Tag Archives: Private Residential Property

Singapore homes seriously unaffordable

Singapore’s market cooling measures have been effective in reducing the prices of HDB flats and private homes over the past few years, but housing costs here are still seen as too high, revealed findings published by a global report last month.

According to the 12th Annual Demographia International Housing Affordability Survey, Singapore has a “seriously unaffordable” rating of 5.0, no change from last year’s survey.

The report used the median multiple indicator, which is the median house price divided by gross annual median household income, to rate housing affordability across 367 cities in nine countries.

A grade of 3.0 and below is considered affordable, 3.1 to 4.0 (moderately unaffordable), 4.1 to 5.0 (seriously unaffordable) and 5.1 and over (severely unaffordable).

Despite being seen as expensive, the report noted that “Singapore has been far more successful in controlling housing affordability than in markets that have followed the British urban containment model”.

Specifically, the HDB was recognized for ramping up the supply of new flats and reducing new home prices.

“One strategy has been to increase what are effectively “across the board” subsidies for all new houses (not counting special grants, such as for first home buyers).

“Should the present policy continue, it is likely that resale house prices will rise slower or even fall in the future, improving Singapore’s housing affordability,” said Demographia.

Eligible first-time buyers of new HDB flats currently enjoy up to $80,000 in housing grants, comprising up to $40,000 in Special CPF Housing Grants and up to $40,000 in Additional CPF Housing Grants.

Meanwhile, Hong Kong has the least affordable housing in the world, with a median multiple of 19.0. This rating is also the highest recorded in the 12 years of the Demographia Survey.

Home buyers must set realistic aspirations: Shanmugam

While the government will continue to help Singaporeans own homes and have put measures in place to protect first-time buyers from a hot housing market, “they must have a realistic pathway to achieving their aspirations”, said Home Affairs and Law Minister K. Shanmugam.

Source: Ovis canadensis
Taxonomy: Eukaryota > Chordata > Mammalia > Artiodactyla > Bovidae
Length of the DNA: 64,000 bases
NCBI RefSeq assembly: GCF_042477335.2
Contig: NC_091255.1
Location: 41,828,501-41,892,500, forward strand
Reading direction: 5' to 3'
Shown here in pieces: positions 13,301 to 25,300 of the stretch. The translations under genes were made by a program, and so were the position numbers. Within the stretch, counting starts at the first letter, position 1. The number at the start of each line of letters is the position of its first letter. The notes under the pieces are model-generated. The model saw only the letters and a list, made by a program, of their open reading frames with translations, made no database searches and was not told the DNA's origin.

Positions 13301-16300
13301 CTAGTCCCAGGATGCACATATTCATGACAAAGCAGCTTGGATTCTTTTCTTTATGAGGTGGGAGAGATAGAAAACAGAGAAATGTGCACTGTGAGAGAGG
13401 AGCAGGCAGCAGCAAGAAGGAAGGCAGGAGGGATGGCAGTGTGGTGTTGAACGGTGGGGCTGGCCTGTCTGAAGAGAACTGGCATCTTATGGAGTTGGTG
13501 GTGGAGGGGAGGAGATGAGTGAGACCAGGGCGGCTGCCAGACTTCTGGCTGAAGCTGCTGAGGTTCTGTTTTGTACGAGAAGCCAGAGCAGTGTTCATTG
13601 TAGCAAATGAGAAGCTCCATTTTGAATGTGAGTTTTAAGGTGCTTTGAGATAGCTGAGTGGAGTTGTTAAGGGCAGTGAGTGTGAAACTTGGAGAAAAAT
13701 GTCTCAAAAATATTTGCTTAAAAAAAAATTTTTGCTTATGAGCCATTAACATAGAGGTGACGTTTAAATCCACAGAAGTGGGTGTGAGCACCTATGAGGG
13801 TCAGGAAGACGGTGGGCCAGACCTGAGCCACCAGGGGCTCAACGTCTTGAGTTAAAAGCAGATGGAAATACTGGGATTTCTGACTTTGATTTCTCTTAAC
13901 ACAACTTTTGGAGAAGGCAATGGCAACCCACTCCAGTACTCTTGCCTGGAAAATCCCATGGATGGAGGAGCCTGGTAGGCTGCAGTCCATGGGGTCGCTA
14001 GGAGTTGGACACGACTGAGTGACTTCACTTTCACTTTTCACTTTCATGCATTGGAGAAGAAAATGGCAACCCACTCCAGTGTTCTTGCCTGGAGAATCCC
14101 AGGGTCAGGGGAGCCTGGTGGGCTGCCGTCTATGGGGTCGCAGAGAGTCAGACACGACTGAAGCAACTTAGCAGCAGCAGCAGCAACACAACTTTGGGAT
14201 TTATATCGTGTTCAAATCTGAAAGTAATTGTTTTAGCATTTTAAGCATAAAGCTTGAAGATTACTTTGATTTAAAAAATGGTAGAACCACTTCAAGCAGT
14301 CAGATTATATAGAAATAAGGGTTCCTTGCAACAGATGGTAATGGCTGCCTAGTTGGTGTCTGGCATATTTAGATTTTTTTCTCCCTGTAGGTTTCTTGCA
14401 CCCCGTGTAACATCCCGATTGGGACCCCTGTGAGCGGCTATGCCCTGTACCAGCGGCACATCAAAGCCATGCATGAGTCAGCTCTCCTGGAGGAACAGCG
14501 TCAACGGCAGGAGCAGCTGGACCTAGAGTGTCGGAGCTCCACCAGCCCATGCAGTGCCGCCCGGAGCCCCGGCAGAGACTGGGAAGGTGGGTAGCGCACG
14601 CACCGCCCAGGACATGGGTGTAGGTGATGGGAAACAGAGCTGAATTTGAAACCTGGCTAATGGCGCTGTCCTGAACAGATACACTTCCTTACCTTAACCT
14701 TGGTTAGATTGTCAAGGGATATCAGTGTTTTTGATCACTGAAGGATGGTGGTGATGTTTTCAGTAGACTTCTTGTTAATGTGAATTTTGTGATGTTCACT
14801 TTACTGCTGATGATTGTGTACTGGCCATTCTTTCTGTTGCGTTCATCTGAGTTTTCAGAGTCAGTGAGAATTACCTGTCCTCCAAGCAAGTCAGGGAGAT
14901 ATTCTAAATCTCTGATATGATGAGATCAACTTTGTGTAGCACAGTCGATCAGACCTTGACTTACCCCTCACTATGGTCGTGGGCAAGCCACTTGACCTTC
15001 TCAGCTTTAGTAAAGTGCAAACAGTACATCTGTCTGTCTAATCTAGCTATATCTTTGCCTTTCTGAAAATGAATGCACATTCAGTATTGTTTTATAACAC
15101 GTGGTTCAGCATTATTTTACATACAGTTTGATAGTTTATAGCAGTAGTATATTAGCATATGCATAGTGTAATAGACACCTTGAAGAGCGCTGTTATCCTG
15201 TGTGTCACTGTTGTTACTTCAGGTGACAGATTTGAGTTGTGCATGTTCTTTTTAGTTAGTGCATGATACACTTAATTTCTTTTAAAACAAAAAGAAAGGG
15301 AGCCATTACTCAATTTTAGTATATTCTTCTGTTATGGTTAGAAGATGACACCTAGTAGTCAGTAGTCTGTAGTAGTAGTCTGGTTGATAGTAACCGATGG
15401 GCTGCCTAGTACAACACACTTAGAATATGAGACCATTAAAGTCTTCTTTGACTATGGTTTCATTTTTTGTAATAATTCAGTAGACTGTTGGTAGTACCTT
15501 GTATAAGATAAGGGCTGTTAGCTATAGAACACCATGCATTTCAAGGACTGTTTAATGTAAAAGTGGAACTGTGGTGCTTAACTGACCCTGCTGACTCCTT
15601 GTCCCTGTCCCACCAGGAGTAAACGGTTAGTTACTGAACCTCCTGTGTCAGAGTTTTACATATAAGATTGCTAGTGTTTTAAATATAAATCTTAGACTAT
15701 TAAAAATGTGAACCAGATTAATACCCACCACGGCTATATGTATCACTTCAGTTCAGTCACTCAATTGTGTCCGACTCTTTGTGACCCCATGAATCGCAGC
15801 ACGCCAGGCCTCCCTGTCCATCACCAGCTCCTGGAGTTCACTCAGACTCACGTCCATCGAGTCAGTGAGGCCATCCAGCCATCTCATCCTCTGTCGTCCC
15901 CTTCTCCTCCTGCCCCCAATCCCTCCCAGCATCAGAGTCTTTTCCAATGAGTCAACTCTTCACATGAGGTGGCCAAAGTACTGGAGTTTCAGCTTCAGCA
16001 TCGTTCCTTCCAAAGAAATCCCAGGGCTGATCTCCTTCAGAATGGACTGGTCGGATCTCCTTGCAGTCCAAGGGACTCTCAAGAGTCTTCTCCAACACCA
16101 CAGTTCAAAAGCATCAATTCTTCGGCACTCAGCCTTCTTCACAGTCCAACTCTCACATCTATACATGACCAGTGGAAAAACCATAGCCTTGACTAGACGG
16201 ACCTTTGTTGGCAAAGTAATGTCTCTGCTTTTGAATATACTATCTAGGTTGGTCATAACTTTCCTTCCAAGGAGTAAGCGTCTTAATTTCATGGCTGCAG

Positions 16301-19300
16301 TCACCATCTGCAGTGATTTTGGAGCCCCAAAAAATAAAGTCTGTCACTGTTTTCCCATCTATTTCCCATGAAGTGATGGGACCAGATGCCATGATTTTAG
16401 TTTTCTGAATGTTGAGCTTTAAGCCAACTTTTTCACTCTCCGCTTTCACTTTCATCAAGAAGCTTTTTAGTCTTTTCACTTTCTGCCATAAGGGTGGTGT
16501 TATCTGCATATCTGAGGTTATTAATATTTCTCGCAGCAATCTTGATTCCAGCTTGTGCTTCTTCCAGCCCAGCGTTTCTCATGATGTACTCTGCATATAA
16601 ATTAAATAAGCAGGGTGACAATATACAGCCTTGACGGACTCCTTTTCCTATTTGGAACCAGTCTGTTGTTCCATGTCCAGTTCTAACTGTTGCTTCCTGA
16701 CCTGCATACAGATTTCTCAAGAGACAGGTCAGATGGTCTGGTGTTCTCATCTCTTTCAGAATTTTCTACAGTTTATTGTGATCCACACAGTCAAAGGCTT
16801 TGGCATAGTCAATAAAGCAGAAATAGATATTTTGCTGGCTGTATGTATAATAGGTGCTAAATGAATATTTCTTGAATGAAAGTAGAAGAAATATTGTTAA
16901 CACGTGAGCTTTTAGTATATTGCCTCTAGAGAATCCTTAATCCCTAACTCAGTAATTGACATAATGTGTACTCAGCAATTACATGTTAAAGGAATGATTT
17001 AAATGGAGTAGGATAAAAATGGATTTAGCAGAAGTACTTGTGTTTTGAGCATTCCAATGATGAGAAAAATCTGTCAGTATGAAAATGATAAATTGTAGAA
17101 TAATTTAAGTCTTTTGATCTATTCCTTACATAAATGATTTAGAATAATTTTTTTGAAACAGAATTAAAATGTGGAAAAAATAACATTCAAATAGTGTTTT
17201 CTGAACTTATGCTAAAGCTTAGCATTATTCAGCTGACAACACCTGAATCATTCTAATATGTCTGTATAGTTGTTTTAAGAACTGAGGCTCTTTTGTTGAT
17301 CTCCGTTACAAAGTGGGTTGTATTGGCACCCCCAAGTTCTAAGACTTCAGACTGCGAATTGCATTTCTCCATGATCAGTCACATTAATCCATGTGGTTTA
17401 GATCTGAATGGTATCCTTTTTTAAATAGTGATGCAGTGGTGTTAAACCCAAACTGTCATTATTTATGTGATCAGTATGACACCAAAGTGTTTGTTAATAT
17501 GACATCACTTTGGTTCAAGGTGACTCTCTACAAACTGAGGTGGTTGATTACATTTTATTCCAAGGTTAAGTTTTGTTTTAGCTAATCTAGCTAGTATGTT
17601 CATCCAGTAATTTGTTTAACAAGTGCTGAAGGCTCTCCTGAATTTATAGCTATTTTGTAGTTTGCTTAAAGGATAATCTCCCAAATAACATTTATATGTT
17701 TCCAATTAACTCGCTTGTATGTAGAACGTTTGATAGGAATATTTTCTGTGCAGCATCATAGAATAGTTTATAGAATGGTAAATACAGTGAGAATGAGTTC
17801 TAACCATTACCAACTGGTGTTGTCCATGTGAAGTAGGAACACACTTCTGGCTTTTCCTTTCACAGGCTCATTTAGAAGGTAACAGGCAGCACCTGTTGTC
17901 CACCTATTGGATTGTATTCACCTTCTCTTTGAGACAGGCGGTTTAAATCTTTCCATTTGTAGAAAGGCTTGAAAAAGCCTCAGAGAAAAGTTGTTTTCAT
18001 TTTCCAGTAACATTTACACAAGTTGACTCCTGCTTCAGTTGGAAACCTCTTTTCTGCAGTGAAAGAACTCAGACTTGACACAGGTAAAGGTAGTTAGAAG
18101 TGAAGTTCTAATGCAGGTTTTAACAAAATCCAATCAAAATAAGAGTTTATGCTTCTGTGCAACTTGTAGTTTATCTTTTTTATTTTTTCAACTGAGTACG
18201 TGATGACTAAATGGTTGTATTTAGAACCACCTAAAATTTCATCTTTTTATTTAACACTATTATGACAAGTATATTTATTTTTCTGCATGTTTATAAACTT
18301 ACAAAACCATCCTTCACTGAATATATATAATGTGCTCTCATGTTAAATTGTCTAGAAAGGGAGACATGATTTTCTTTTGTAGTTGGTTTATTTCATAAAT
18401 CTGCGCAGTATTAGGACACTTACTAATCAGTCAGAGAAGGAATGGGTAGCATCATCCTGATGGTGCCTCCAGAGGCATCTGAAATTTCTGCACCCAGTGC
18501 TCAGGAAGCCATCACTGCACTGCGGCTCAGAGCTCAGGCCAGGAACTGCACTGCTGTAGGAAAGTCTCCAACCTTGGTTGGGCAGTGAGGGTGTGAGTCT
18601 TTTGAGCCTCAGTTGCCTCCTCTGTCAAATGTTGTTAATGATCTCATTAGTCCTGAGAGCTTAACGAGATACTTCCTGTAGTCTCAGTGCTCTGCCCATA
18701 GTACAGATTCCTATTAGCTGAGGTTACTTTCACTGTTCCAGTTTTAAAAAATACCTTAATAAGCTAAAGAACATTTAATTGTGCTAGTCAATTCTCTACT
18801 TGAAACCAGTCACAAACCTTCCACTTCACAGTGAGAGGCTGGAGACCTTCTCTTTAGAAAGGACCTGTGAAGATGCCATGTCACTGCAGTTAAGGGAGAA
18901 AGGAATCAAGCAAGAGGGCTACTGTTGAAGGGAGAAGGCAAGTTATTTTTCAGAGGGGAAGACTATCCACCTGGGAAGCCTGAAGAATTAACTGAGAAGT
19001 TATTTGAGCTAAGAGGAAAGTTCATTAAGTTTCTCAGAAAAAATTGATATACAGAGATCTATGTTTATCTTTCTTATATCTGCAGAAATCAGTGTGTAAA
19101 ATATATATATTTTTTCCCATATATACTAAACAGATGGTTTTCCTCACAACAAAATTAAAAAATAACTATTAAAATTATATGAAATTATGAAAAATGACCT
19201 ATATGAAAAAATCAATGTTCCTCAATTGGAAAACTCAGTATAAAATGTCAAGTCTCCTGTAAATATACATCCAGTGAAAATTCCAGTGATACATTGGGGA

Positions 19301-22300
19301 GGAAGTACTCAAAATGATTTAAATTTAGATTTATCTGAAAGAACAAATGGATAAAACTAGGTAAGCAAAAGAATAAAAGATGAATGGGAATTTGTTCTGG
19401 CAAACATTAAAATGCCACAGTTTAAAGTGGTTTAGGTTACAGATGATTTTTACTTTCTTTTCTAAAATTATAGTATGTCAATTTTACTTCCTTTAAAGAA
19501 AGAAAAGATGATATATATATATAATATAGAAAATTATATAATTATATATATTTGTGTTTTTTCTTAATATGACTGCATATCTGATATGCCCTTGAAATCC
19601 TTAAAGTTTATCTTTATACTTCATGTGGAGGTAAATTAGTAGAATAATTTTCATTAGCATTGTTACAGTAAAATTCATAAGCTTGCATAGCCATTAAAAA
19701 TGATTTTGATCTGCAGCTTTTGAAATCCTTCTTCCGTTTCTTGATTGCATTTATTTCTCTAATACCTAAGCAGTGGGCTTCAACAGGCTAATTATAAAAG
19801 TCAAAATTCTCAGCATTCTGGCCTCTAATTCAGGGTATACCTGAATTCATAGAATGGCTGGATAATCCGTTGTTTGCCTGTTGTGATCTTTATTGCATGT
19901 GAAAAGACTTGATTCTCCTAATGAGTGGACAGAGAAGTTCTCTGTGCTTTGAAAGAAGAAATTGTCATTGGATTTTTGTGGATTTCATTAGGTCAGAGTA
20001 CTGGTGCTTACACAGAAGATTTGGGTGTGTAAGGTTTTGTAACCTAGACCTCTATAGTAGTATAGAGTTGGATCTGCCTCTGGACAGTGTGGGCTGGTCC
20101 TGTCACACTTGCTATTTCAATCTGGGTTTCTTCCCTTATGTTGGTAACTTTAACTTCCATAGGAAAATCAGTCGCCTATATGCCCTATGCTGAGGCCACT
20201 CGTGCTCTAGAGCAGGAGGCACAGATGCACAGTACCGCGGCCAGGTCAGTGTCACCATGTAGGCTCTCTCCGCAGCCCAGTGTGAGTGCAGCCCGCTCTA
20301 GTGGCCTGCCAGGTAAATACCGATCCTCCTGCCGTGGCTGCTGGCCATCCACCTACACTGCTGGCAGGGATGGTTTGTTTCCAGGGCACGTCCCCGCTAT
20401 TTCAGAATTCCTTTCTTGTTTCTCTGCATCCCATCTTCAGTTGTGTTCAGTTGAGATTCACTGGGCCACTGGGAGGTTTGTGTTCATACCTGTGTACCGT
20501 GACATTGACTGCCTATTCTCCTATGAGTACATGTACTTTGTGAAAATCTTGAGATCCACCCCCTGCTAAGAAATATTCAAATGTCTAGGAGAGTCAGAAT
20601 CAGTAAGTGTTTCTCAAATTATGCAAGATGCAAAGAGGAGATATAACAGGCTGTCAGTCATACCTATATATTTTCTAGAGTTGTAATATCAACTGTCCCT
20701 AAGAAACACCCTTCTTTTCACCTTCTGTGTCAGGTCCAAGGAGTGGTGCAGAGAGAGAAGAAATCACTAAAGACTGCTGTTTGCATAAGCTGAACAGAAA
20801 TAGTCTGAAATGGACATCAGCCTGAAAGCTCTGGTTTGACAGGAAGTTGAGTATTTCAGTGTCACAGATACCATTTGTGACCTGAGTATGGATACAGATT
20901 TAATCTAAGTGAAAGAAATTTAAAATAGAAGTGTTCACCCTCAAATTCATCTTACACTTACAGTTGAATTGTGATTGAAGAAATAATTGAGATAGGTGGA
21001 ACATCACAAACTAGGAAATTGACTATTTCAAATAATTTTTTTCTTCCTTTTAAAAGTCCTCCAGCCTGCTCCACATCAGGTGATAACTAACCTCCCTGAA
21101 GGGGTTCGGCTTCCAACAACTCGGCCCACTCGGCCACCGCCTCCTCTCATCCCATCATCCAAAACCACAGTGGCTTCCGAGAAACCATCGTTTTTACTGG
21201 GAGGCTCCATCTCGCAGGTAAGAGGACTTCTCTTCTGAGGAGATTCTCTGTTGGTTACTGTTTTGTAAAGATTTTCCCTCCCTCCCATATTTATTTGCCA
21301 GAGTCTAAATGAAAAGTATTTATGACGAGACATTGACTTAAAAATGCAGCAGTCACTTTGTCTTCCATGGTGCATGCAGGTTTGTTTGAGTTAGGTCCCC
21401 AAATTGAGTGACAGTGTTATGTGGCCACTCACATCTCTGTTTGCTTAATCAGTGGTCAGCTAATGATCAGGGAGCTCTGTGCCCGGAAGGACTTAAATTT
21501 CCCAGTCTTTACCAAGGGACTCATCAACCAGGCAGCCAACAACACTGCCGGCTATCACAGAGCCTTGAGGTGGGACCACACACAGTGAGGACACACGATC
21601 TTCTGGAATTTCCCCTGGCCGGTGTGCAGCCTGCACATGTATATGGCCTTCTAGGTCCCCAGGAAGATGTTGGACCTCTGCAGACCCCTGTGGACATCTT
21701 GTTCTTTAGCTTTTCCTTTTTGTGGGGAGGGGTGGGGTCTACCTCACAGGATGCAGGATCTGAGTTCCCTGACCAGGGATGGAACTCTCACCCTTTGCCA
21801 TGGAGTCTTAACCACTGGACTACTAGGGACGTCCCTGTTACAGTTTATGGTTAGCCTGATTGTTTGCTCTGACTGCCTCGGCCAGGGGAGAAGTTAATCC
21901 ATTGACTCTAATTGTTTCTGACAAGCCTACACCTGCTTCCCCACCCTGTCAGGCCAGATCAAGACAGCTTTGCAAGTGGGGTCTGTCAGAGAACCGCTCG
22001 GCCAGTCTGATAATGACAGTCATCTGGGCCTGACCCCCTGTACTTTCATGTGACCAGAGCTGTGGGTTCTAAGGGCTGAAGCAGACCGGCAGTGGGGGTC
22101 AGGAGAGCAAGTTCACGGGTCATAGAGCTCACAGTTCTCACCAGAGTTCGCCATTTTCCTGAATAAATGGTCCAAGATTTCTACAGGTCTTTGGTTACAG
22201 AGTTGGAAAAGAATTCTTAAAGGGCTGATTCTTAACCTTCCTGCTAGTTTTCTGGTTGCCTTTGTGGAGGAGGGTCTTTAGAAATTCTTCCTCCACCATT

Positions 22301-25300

During a dialogue session with over 2,000 property agents from ERA Realty on Wednesday (3 Jan), the minister recalled how a 28-year-old President’s Scholar had lamented to him about not being able to afford a private property in Katong, despite his many achievements.

“These are unrealistic aspirations for someone who’s only in his 20s,” said the minister. He noted that Singaporeans can afford to purchase property based on income levels, and have the option of buying private property, “but they need to start somewhere”, he said in reference to those eager to move up the property ladder.

Properties in Tanjong Katong are generally more expensive compared to other areas in the East, due to their prime location and accessibility to good amenities.

One of the more recent project launches in the neighbourhood is Amber Skye, a 109-unit condominium which was relaunched in March 2015 at an indicative price range of $1,680 psf to $2,500 psf.

Owning a condominium in Singapore is seen as a dream among many Singaporeans, as it is one of the 5Cs, with the other aspirations being a car, country club membership, cash and credit cards.

Despite this, Eugene Lim, Key Executive Officer at ERA Realty, has observed that fewer HDB dwellers are now jumping straight into buying private property.

Instead, he is now seeing a trend of a “fair amount of buyers upgrading to larger flat types since the second half of last year”. For instance, there are more four-room HDB flat owners shifting to five-room flats and executive flats.

“The trend of moving to larger private properties is constrained by the Total Debt Servicing Ratio (TDSR),” he said.

Introduced in June 2013, the TDSR limits the amount of a borrower’s gross monthly income that can be spent on debt repayments to 60 percent.

This has severely impacted private property sales in recent years, with transactions down to about 14,000 units in 2015 compared to around 38,000 in 2012 before the measure was introduced, revealed statistics from the Urban Redevelopment Authority (URA).